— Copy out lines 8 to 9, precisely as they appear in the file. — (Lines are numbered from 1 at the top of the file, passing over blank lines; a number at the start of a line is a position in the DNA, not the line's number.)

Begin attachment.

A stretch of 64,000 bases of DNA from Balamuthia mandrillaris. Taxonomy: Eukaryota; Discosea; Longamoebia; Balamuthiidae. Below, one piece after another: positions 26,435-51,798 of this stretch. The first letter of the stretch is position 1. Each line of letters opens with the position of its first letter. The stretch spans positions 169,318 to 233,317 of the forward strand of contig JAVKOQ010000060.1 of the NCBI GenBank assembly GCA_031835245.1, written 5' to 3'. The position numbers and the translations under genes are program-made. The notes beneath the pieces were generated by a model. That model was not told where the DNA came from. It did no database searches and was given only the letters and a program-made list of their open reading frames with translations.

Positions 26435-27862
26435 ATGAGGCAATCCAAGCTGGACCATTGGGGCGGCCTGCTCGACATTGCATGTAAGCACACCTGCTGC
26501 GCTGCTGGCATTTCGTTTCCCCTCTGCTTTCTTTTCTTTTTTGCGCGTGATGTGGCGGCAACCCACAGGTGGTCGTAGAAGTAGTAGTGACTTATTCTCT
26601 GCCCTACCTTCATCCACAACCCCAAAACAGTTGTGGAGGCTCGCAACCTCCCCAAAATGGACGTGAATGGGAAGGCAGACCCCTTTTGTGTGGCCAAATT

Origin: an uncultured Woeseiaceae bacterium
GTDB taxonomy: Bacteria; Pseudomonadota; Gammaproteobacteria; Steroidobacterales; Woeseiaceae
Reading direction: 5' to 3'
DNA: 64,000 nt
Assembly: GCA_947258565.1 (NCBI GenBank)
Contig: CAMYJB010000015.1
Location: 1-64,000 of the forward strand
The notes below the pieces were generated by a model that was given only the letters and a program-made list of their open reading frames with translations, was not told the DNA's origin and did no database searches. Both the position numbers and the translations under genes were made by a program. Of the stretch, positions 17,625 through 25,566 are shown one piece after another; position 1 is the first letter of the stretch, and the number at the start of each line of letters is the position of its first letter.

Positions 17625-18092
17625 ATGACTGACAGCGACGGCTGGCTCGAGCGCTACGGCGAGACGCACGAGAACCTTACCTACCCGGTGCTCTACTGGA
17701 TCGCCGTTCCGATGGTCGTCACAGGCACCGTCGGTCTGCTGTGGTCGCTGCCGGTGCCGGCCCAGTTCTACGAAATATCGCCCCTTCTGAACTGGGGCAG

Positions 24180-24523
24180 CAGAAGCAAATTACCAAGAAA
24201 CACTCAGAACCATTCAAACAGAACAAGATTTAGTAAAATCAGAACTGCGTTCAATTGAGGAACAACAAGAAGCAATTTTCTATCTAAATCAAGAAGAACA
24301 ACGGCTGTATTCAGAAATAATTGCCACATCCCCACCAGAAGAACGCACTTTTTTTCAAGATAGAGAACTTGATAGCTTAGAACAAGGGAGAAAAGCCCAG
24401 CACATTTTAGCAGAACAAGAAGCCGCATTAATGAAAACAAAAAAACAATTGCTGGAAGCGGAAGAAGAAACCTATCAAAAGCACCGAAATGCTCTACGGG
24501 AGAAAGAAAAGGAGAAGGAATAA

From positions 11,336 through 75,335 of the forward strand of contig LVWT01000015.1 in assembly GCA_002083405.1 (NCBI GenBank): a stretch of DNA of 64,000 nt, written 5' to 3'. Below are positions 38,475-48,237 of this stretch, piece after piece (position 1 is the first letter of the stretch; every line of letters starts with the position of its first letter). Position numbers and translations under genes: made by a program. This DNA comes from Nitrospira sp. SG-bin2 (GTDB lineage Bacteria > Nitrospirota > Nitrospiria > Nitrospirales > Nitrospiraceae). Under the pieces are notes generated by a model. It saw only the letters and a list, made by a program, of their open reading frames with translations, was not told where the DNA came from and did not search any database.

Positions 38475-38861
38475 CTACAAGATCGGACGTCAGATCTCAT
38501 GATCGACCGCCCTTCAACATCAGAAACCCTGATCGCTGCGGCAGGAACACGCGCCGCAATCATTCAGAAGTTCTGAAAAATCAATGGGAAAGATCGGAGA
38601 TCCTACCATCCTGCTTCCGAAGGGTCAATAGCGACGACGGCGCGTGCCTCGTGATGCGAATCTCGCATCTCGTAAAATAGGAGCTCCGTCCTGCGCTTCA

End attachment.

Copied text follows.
Reading direction: 5' to 3'
DNA: 64,000 nt